Climate Change Human Health Research Fast-Tracked for 2009

MADRID, Spain, October 9, 2008 – World health experts will document the human health effects of climate change under a new high priority research agenda agreed Wednesday at the end of a three-day meeting here convened by the World Health Organization and hosted by Spain’s Ministry of Health.

“This meeting has made clear that there is a need to enhance our evidence base on ways to protect health from climate change,” said Dr. Bernat Soria, Spain’s minister of health and consumption. “We welcome this plan which sets out a clear research agenda and addresses all countries’ needs for evidence-based policy making.”

The plan is intended to speed up, focus and intensify climate change and health research to strengthen the evidence base for discussion at the UN climate conference in Copenhagen in December 2009, where world leaders will forge a new global climate agreement to succeed the Kyoto Protocol.

The small Pacific island state of Tuvalu
will soon be covered by rising seas.
(Photo ©Juriaan Booij)

Developed by WHO with more than 80 researchers on climate change and health, representatives of donors and other UN agencies, the plan builds on a comprehensive review of what is already known about health risks from climate change.

“Many agencies, including WHO, have highlighted the health dangers of climate change,” said Dr. Margaret Chan, WHO’s director-general. “Our 193 member states asked WHO to help them strengthen the evidence base for policy action. This plan provides the framework for doing just that.”

“It sets out guidance to governments, research institutions and donors looking to fill crucial knowledge gaps,” she said.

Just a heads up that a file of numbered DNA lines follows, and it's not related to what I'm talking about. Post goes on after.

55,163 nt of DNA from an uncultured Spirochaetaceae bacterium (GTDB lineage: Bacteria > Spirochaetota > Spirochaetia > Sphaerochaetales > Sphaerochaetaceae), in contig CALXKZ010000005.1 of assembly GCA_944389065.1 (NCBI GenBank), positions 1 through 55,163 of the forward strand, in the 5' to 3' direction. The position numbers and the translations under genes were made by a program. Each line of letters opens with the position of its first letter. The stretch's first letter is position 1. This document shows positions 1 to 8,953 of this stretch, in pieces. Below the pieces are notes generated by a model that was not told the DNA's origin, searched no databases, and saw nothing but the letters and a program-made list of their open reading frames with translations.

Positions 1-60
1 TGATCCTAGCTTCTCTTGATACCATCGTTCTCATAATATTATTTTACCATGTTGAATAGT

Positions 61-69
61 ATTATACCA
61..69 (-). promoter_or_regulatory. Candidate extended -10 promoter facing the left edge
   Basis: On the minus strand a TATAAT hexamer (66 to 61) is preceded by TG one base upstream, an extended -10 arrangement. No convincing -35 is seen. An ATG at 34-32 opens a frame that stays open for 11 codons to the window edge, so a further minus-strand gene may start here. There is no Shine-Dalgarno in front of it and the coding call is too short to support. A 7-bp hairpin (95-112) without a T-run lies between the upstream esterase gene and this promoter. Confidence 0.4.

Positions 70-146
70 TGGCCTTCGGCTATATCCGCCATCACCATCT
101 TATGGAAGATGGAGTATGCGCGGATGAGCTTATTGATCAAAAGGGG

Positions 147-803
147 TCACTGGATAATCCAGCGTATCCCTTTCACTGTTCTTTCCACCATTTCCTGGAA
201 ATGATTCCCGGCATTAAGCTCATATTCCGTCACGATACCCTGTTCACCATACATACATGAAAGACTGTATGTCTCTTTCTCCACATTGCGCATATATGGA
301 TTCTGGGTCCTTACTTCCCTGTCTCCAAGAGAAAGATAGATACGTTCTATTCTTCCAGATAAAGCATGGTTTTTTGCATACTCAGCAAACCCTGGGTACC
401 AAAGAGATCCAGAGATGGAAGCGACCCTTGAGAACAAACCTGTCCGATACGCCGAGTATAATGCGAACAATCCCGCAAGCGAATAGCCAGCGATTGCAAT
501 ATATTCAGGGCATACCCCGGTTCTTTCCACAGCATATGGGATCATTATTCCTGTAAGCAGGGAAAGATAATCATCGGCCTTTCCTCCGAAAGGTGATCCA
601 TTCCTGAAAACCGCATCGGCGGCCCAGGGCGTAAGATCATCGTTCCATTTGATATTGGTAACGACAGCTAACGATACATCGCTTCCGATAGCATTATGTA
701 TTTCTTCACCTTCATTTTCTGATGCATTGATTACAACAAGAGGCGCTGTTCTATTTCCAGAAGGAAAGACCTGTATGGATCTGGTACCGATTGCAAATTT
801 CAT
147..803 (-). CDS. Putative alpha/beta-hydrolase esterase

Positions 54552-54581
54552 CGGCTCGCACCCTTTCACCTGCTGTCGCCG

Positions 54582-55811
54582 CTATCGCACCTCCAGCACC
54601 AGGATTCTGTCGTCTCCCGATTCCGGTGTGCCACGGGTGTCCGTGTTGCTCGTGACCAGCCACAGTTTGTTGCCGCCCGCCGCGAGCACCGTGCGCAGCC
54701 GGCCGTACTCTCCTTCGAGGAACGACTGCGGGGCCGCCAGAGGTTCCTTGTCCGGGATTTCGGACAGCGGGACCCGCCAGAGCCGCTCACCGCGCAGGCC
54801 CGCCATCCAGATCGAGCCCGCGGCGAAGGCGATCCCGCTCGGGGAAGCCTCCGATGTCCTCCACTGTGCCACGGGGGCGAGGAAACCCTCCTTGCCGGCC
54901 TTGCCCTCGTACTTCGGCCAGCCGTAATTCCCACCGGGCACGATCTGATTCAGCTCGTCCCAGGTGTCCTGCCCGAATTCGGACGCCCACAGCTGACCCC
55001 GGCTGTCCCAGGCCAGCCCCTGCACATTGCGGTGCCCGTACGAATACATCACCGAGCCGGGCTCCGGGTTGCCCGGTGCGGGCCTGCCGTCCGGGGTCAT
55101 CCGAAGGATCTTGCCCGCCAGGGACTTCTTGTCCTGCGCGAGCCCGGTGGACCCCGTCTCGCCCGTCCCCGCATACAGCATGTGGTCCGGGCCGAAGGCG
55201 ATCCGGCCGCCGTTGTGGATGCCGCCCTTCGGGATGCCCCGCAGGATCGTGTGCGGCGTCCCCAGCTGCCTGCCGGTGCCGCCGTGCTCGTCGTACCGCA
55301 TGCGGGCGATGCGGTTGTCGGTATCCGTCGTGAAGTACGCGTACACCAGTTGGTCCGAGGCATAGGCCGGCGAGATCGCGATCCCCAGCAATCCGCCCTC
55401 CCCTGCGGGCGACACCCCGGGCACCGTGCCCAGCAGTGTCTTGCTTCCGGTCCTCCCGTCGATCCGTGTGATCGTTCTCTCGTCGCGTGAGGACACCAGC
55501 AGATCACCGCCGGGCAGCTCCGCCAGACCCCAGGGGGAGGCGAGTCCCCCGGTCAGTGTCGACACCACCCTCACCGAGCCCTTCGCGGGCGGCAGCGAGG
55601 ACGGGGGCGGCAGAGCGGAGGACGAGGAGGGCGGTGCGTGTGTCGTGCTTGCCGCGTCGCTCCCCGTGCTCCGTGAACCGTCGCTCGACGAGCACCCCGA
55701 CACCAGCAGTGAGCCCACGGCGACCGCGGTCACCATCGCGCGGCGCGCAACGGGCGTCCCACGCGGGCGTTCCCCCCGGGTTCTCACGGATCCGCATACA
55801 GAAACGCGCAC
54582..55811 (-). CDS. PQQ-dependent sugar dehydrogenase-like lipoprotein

In the last decade, even though climate change has been increasingly acknowledged as an important risk to human well-being, its effects on health have received little research attention.

Scientific papers describing the links between climate change and health are outnumbered by those on air pollution by almost eight times, and by those on smoking by almost 40 times.

The WHO research plan identifies five priority research areas starting with interactions between the planet’s rising temperature and other health determinants and trends.

Climate change does not act in a vacuum. Participants at the meeting said there is an urgent need for a better understanding of how climate change will interact with other important health determinants and trends, such as economic development, globalization, urbanization, and inequities in exposure to health risks and access to care.

The 2008 drought in southern Ethiopia
has left Tiya Okutu and her husband
struggling to provide for their children.
(Photo courtesy Trocaire)

The impacts of climate on human health will not be evenly distributed around the world. Developing country residents, particularly in small island states, arid and high mountain zones, and in densely populated coastal areas, are considered to be particularly vulnerable.

Much is known of short-term health impacts of climate change, but there is a need for better characterization of the effects of long-term changes.

These can be intensely stressful situations such as increasing drought, decline in freshwater resources, and population displacement. Health effects can range from mental and emotional disturbances to the physical risks of conflict, and they will be studied with a particular focus on children and other vulnerable groups.

Different countries have taken a variety of approaches to deal with climate change-related health threats such as heatwaves and floods. The researchers will conduct comparative outcome assessments to help rank the effectiveness of these interventions.

Participants at the Madrid meeting agreed on the urgent need for rapid assessment of the health implications of specific climate change prevention and adaptation policies in sectors other than health.

These include the potentially negative effect of biofuels production on food security and malnutrition and the potentially positive health effects of sustainable energy and transport policies.

Finally, researchers will investigate ways of strengthening public health systems to address the health effects of climate change.

Most health system interventions to deal with climate change build on basic public health competencies, but WHO says more knowledge is needed to identify the best ways to implement integrated preventive public health strategies that reduce not just climate change related threats but all environmental health risks.

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